A solo motorcycling adventure down the Ho Chi Minh Trail
In 2012 Antonia decided it was time for a proper adventure; the sort where she’d would find herself lost in the middle of the Southeast Asian jungle with nothing to survive but twigs and peanut butter; the sort where she’d be well and truly On My Own. So in the spring of 2013, after several months of worrying about tigers, spiders and UXO, she headed East for a solo motorcycle trip down the legendary Ho Chi Minh Trail.
Constructed between 1959 and 1975, the Ho Chi Minh Trail once spread 12,000 miles through the mountains and jungles of Vietnam, Laos and Cambodia. Arguably one of the greatest feats of military engineering in history, the Trail was a paragon of ingenuity and bloody determination, the means by which the North Vietnamese fed and fought the war against the US-backed South. Without it there could have been no war, a fact which the Americans knew only too well: in a sustained eight year campaign to destroy it they flew 580,000 bombing missions and dropped over 2 million tonnes of ordinance on neutral Laos, denuded the jungle with chemicals and seeded clouds to induce rain and floods. At one point Nixon even mooted the notion of deploying nuclear weapons.
While scores of travellers ride a tourist-friendly, tarmac version of the Trail between Hanoi and Ho Chi Minh City, only a handful follow its gnarly guts over the Truong Son Mountains into Laos. Even fewer trace it south into the wild eastern reaches of Cambodia. Antonia wanted to do both. Unlike the hundreds of thousands of North Vietnamese who walked, drove and worked on the Trail in the sixties and seventies, she wouldn’t have to deal with a daily deluge of bombs. But UXO, unexploded ordnance, littered her route south, cerebral malaria, dengue fever and dysentery were still prevalent and the trees slithered and crawled with unpleasant creatures.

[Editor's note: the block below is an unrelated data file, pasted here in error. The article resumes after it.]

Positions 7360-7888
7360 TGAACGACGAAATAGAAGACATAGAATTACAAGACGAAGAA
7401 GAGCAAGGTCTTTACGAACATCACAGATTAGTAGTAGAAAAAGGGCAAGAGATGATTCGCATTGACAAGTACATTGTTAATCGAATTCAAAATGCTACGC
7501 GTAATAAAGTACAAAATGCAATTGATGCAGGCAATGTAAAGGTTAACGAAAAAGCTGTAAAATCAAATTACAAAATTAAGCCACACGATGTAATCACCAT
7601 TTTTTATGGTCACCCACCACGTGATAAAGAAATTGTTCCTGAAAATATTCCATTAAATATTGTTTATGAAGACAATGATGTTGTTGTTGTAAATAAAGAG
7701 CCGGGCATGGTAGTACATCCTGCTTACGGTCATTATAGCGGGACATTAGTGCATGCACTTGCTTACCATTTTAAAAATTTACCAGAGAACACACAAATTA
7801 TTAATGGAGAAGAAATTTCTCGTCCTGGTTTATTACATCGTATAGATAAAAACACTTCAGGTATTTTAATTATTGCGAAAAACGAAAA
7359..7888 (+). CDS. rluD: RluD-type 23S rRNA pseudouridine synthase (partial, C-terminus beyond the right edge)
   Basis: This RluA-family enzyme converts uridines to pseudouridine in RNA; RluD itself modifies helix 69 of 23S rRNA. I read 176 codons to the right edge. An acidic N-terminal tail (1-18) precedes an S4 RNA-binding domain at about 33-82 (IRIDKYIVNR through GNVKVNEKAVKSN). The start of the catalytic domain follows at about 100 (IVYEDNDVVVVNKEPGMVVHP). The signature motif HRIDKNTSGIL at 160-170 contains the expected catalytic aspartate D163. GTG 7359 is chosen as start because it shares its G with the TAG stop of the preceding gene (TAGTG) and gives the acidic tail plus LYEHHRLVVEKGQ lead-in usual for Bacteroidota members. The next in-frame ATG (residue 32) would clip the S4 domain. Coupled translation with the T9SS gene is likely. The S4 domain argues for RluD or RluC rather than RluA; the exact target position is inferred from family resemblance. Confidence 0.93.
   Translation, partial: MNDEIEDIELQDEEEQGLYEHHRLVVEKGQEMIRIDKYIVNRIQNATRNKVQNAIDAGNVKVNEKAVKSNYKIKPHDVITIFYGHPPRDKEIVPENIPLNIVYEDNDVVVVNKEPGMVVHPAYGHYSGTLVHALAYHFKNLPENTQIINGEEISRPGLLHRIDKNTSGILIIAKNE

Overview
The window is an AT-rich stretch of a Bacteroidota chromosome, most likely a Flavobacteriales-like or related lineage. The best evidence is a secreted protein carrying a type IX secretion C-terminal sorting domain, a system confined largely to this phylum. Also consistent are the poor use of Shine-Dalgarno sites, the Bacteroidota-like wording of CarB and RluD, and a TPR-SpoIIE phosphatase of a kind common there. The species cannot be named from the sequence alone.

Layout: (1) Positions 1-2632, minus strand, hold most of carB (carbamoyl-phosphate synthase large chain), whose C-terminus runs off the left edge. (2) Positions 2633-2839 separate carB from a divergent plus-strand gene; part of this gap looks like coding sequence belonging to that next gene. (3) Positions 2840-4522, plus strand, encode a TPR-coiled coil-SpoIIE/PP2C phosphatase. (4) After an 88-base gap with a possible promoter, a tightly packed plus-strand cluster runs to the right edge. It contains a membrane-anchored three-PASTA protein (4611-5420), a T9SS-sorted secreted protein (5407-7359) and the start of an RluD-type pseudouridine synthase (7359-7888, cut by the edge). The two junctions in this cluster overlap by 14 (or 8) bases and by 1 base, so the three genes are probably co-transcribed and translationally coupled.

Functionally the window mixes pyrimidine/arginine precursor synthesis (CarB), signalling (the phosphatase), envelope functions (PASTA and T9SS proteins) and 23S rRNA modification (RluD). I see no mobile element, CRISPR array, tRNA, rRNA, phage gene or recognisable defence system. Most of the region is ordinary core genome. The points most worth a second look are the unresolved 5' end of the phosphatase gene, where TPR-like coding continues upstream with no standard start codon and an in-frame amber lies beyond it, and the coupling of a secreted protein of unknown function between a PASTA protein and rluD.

Riding a 25-year old Honda Cub known as the Pink Panther, Antonia rode south from Hanoi, the cacophonous capital of Vietnam, through some of the remotest regions of Southeast Asia. Battling inhospitable terrain and multiple breakdowns, it was a journey that ranged from the hilarious to the mildly terrifying, during which she encountered tribal chiefs, illegal loggers, formers American fighter pilots, young women whose children had been killed by UXO, eccentric Ozzie bomb disposal experts and multiple mechanics…
Her two-wheeled odyssey ended six muddy weeks later in Ho Chi Minh City, better known as Saigon.
Over the course of this trip, Antonia was raising funds for Mines Advisory Group, a fantastic NGO who work to clear Laos, Cambodia and Vietnam (as well as a host of other countries) of the thousands of tonnes of UXO that still litter them.
A book about this adventure, A Short Ride in the Jungle: The Ho Chi Minh Trail by Motorcycle, is available now.